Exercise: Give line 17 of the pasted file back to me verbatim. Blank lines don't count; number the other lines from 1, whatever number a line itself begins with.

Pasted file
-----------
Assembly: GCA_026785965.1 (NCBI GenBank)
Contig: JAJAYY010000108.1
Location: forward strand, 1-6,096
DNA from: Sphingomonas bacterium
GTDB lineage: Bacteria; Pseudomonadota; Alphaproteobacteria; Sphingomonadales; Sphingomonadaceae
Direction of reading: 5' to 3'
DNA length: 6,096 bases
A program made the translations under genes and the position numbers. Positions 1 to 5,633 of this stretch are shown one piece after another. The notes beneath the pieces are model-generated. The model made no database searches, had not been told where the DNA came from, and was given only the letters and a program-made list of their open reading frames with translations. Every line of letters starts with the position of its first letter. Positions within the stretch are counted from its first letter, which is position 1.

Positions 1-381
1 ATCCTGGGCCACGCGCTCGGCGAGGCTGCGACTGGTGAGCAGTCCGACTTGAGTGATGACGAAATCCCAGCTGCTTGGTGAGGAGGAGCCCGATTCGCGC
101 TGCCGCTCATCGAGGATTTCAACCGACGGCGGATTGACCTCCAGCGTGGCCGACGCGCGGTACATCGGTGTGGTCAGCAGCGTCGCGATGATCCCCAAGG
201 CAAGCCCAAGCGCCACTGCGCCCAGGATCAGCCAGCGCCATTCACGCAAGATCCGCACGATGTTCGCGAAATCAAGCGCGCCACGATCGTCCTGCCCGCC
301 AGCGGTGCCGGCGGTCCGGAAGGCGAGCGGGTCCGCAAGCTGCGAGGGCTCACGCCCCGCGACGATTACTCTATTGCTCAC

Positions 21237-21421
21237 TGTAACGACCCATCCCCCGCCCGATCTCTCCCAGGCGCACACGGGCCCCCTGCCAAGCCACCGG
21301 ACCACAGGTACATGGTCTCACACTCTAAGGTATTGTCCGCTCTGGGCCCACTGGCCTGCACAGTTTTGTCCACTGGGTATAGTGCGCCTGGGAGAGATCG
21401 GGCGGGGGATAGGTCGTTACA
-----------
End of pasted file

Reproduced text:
21401 GGCGGGGGATAGGTCGTTACA